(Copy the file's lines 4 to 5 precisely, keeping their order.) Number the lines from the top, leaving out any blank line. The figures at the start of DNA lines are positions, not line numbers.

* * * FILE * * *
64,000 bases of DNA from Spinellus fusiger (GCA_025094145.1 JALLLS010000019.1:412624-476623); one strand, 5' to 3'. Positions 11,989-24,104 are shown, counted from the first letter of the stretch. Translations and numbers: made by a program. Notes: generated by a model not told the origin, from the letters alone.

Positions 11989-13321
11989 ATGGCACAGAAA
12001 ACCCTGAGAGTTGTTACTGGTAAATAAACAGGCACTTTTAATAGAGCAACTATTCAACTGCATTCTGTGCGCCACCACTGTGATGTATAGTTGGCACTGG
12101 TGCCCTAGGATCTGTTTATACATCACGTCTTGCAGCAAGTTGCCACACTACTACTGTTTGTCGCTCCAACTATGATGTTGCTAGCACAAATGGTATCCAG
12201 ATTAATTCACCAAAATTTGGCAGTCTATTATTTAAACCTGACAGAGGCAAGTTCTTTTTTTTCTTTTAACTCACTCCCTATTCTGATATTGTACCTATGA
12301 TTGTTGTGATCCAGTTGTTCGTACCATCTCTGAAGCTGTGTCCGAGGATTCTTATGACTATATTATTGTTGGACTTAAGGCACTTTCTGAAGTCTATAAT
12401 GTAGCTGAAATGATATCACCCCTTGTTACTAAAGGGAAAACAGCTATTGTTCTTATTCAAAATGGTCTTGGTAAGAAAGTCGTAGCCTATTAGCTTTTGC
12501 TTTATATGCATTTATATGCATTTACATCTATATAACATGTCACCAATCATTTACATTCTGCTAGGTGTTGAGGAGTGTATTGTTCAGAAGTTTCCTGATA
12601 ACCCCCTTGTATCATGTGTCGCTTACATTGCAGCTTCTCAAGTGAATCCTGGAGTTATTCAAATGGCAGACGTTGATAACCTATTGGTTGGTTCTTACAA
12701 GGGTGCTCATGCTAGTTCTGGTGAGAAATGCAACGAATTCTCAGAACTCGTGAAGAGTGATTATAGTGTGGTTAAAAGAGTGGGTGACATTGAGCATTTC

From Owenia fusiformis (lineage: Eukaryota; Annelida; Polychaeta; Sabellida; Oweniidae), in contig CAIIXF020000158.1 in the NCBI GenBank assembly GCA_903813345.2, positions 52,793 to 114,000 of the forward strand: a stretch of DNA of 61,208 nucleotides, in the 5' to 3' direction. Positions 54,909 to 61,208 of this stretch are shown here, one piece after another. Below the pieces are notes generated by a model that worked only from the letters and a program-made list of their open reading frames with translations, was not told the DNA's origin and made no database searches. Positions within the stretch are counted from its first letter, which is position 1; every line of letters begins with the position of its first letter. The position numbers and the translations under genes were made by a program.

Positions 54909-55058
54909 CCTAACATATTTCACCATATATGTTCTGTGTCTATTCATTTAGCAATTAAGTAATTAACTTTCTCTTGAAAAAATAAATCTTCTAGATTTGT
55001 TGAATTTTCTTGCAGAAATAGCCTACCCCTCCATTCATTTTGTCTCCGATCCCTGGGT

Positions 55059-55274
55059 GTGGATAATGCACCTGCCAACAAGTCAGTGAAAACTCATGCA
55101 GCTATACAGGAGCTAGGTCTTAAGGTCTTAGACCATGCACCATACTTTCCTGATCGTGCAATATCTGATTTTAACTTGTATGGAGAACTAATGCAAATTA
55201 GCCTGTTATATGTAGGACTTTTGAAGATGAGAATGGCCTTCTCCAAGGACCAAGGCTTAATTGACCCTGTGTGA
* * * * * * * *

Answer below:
12001 ACCCTGAGAGTTGTTACTGGTAAATAAACAGGCACTTTTAATAGAGCAACTATTCAACTGCATTCTGTGCGCCACCACTGTGATGTATAGTTGGCACTGG
12101 TGCCCTAGGATCTGTTTATACATCACGTCTTGCAGCAAGTTGCCACACTACTACTGTTTGTCGCTCCAACTATGATGTTGCTAGCACAAATGGTATCCAG